Audible bird scare devices can be a nuisance to the vineyard’s human neighbors; therefore the provincial government’s Ministry of Agriculture has developed strict guidelines for the use of these devices.
Rodents can damage young vines by gnawing on grape shoots, roots and crowns. While the damage they cause in vineyards is usually minor, they also attract animals such as badgers, snakes and coyotes, which can become problem wildlife. Snakes are not considered an agricultural pest but can become a nuisance or a danger to vineyard workers. In fact, snakes are beneficial to crops because they are significant predators of rodents. Provincial and federal laws make it an offense to harass or kill snakes.
Deer and elk can severely damage vines. They don’t just eat buds, spurs, shoots, fruit and leaves, they scratch their itches, and rub their antlers against the plant, breaking branches and removing bark in the process.
When dealing with deer and elk, sScare devices like cracker or whistler shells, propane exploders, and electronic Av-Alarm or Phoenix Wailer Systems are an option, but may also become a problem for neighbors. Some growers allow hunters (especially bow hunters) to access their land during hunting seasons, where this is permissible. Some opt to plant “lure crops,” crops less desirable to wildlife.
God’s Mountain Estates placed their vineyard deer fence well inside their property boundaries, leaving natural habitat outside the fence but within their acreage. This fencing placement allows wildlife to travel along all four sides of the vineyard to get to their water sources and up to the cliffs and forest for shelter, but keeps them from snacking on the grape harvest along the way.
Bears can be a nuisance in some vineyards and can pose a threat to workers, becoming a severe problem as the harvest approaches. In years when native berry hosts have low production, vineyards have become a favorite target of bears in the fall. Depending on the intensity of bear attack, vineyard managers have tried many different methods to keep bears out, such as nightly patrols to scare off bears with bird flares and bangers, rubber bullets or other scare tactics. Managers must weigh this approach against staff costs and safety. The only long-term, proven and effective method for keeping bears out of vineyards is properly constructed electric fencing.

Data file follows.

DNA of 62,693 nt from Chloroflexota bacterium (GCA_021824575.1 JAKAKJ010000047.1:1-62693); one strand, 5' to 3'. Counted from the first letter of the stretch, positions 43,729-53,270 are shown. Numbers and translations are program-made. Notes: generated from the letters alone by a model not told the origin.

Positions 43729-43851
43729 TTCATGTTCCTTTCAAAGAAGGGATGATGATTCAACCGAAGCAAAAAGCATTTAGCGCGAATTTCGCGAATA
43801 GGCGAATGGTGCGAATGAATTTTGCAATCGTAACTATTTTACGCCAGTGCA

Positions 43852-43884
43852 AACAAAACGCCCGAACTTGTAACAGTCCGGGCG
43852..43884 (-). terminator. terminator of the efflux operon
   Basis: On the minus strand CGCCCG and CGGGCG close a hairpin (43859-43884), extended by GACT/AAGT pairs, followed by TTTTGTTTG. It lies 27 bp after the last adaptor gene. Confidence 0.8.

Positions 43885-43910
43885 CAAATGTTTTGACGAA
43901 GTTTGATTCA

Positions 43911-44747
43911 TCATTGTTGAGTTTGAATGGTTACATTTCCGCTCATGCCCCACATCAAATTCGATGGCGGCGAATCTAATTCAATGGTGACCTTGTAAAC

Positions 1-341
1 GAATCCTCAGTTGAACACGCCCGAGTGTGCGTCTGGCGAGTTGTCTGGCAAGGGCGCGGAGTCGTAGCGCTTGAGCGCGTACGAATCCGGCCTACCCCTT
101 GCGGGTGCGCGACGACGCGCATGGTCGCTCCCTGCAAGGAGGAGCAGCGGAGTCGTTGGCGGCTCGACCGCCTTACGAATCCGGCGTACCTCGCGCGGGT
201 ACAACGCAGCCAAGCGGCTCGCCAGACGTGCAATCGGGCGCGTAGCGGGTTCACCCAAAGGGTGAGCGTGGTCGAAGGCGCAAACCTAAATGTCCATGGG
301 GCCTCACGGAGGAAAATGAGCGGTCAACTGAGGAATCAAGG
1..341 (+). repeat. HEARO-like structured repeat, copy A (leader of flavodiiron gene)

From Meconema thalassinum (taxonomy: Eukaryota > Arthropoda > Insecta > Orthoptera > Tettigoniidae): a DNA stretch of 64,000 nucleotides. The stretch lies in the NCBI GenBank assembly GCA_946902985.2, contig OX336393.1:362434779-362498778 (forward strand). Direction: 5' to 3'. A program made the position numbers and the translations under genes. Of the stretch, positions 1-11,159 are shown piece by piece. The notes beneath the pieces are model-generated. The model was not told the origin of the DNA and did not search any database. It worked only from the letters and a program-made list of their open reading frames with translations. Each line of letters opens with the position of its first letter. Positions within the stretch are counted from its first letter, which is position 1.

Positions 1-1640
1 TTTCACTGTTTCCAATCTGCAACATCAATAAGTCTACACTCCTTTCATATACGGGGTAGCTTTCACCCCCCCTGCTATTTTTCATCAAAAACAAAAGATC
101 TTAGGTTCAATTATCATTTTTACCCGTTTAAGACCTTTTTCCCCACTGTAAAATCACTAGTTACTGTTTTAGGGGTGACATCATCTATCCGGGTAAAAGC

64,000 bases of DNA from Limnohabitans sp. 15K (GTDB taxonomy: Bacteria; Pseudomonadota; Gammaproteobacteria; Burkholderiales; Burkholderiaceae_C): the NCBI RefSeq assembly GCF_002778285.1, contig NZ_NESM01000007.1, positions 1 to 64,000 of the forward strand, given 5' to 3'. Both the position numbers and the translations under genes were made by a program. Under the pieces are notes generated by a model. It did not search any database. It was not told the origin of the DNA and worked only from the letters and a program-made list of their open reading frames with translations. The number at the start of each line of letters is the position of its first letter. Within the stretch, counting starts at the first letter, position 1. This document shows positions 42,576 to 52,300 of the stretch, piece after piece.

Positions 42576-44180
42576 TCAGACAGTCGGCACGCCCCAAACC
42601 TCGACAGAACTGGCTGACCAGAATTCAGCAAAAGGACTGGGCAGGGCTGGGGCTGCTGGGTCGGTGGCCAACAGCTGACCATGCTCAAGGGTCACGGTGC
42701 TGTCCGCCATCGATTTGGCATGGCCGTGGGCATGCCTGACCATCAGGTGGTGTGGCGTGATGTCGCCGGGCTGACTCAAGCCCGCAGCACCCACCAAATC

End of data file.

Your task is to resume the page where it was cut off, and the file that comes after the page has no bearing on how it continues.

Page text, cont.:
John Skinner of Painted Rock described a worrying “infestation” of black bears in the vineyard six years ago that led to a loss of 11 tons of grapes in just three weeks. “In September of 2010, we noticed bear scat and evidence that they were eating our grapes overnight. As time went on, more bears arrived, having no problem climbing our deer fence. Losing fruit at night is one thing, but the bears started showing up during the day when our staff were busy at work among the vines,” Skinner told Wine Spectator in 2016. “We had to solve the problem with a higher electrified fence, as well as an electric mat at the front gate.”
Waterside Vineyard & Winery in Enderby, BC considers their resident bear and his appetite more of a barometer for harvest and part of the “nature tax.” On their website, they describe him as, “a great bear that comes down from the mountains, and wanders into the vineyard. He seeks the sweetness and comfort of this place where he began, a place where he, too, grew and thrived, and returns to when the grapes are perfect in their ripening for magnificent flavors of wine. He is our telltale of harvest time.” Jennifer Marcotte of Waterside shares that this season she has not yet caught a photo of their bear, but, “just evidence, and missing grapes!”
To mediate some of the damage caused by wildlife to farmers in the province, the government created the Agriculture Wildlife Program that provides compensation for losses to harvests due to specific wildlife (bison, bear, cranes, deer, elk, moose, mountain sheep, and waterfowl). Unfortunately, this program does not extend to grape growers, only to lost forage crops.
Kelowna’s Tantalus Vineyards has numerous initiatives to preserve sustainability and peaceful coexistence with local wildlife. According to their website, they are a naturally-farmed vineyard—hand tended, no use of herbicides and the vineyard ecosystem biodiversity encouraged through the preservation of a 10-acre natural, dry land forest in its center. Kelowna also developed a partnership with Okanagan Similkameen Wildlife Habitat Stewardship to identify and enhance wildlife diversity. They have specially constructed nesting boxes to encourage populations of beneficial bird species like the Western Bluebird and sparrows, as well as newly installed bat nesting boxes to boost their populations on site. This is part of ongoing work with the Okanagan Similkameen Stewardship Society, working toward long-term solutions that allow people, vineyards and wildlife to coexist.